Take care lest you forget the Lord your God ....when you have eaten and are full and have built good houses and live in them....all that you have is multiplied, then your heart be lifted up, and you forget the Lord your God...Beware lest you say in your heart, ‘My power and the might of my hand have gotten me this wealth’ (Deut 8:13).

Ironically, the "good land" that we are living in has largely forgotten God. We read these words of Charles de Gaulle's at the feet of his statue on the Champs Elysees last week:

There is a pact,
twenty centuries old,
between the greatness
of France
and the liberty
of the world.

Fine, admirable words -but strikingly godless. Perhaps the greatness of France and the liberty of the world are dependent upon one another in a philosophical sense. But, in this case, it is a sort of mutual admiration society that cuts God out of the picture. Now, regardless of what you might think about how faith in God ought to healthily play out in the political realm, you must admit that a person's worldview (including their conception of God) has an undeniable effect on their choices in life. And any time we humans get puffed up about our own efforts, we run the risk of forgetting the One to Whom we not only owe our liberties, but also our life and breath.

As a French pastor reminded us this morning, it is of great importance to thank God for His good gifts and what He has done for us. However, it must be balanced with praising Him for Who He Is as well. This keeps us from becoming too self-focused. It is a great relief to the human soul to thrust our eyes towards Someone other than ourselves, away from our own "greatness".

And yet He has a purpose in all [sweeping hand gesture] of this earthly greatness, doesn't He? In the midst of all of these baguettes, swirling street dancers, cobblestone pathways, marble steps, hidden frescoes, choral concerts, stammering students, swinging piano bars, accordian players, soups, salads, and humble corner cafes...

We shall remember the Lord our God (Deut. 8:17).

Sunday, October 15, 2006

Jetlag, Job stress, and Jazz.

Salut from Paris on a sunny Sunday afternoon!

It has been a week since we arrived, and the bevy of experiences that have already piled up in our memories are too many to recount. This is a city with such a kaleidoscope of sounds, smells, sights, tastes, and tactile experiences, that even seven days' worth has become pretty much a colorful blur. However, our mental and physical paths seem to circle around a few basic concepts.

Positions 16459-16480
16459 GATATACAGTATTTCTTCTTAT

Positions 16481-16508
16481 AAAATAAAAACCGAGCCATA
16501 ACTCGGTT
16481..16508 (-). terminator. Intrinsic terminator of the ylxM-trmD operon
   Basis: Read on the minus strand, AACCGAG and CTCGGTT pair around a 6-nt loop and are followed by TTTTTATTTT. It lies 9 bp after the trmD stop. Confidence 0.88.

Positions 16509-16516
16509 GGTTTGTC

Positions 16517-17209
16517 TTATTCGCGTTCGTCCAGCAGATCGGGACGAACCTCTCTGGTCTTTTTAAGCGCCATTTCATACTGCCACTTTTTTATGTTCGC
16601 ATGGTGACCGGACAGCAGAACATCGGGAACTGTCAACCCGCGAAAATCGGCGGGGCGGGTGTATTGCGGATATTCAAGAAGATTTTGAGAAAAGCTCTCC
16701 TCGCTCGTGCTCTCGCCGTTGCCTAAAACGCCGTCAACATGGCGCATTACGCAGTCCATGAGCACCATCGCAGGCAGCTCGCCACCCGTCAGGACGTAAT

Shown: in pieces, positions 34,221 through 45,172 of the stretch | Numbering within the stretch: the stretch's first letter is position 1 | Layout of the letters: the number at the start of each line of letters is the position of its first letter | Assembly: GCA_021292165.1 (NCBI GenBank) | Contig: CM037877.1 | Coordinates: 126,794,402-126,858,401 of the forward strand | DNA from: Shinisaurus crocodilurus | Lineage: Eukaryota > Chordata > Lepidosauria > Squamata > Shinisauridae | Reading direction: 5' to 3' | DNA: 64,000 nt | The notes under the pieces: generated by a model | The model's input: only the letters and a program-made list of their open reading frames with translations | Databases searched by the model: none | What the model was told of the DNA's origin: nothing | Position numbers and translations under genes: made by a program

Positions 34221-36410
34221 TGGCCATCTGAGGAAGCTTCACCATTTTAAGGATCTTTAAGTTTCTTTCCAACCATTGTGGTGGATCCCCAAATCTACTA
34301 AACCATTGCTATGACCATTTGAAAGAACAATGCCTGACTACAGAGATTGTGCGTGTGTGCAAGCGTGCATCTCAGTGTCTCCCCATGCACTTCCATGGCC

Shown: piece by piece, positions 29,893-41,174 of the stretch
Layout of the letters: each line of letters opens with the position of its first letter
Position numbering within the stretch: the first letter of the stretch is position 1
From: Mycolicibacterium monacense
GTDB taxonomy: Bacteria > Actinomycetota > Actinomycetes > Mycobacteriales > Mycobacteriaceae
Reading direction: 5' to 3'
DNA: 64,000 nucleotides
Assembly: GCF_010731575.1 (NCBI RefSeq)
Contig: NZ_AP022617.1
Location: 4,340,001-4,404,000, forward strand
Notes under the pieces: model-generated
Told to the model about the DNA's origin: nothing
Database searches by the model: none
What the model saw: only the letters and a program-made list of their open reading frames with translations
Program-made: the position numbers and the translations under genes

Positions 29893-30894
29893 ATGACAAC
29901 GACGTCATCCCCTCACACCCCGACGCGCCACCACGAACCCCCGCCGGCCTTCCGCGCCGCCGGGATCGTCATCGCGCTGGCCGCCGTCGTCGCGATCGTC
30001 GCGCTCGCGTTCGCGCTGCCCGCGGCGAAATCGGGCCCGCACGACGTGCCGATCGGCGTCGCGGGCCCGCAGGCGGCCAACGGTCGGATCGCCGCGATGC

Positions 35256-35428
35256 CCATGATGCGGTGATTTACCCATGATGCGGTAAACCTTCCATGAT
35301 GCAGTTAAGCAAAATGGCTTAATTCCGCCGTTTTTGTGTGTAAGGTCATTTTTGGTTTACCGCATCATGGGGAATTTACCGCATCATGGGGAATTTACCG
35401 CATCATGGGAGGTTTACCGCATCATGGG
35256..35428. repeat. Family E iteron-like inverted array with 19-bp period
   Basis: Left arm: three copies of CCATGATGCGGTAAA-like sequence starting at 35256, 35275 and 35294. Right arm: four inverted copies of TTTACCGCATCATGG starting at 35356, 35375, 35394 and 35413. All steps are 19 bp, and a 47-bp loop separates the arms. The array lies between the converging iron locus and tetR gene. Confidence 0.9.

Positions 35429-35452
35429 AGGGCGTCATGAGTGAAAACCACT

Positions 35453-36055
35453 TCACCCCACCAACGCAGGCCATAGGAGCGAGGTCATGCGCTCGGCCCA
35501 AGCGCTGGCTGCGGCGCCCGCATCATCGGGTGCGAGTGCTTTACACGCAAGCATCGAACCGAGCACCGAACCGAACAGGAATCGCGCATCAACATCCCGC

First of all, jetlag. Yes, it is an undeniable fact, and what's more, the quintessential excuse for any flighty (no pun intended) mistake one might make. We are slowly becoming accustomed to the decalage des horaires, but these things take time (again, no pun intended), and if I hand someone the wrong change or use the wrong verb tense, je m'excuse, je suis un peu fatiguee. So there.

Job stress. I was forewarned (by past participants in this teaching exchange) that I would have absolutely no idea what was going on at my job for a while. Uh, yeah. After a week of something like hunt-and-peck method, I have established that I am teaching 14 hours (though my schedule says 15), I am teaching 4 different types of classes (though I don't have any books for them), and I have about 60 students total (but if you bring them to the scheduled room, it'll be wrong).

The professors for whom I am lecturing tell me out of one side of their mouth that I must do [insert mystery lesson here], and then turn around and say I can do jolly well what I please, as long as they're happy and practicing their English. So, I try to strike a balance. Actually, this week, I just tried to survive. The (near) breaking point was when I had to fill in for a colleague, while covering my own class. That is, running back and forth between two classrooms, teaching the same thing to two different groups. Why couldn't we combine them, you say?

Don't ask. There's some compelling French reason.

I do have some very sweet students who are eager to learn, which brought me much joy in the thick of it. For the next couple of months, I have two very long days but also two weekdays off as well, so I am able to spend time with my husband and catch my breath.

Except that every time I try to stop and catch my breath, it gets stolen away by some encounter with Paris. Our recent wanderings have brought our feet in the direction of live music (which we expect will continue with some regularity, as much as our budget can take!). Our first show was at Caveau de la Huchette, where a Benny Goodman-style band from Switzerland serenaded half a dozen couples with hot, dance-driven swing. Abbey was asked to dance a foxtrot, which was a somewhat humiliating experience, given the fact that she doesn't dance the foxtrot. Everyone was very kind, however and you couldn't beat the atmosphere.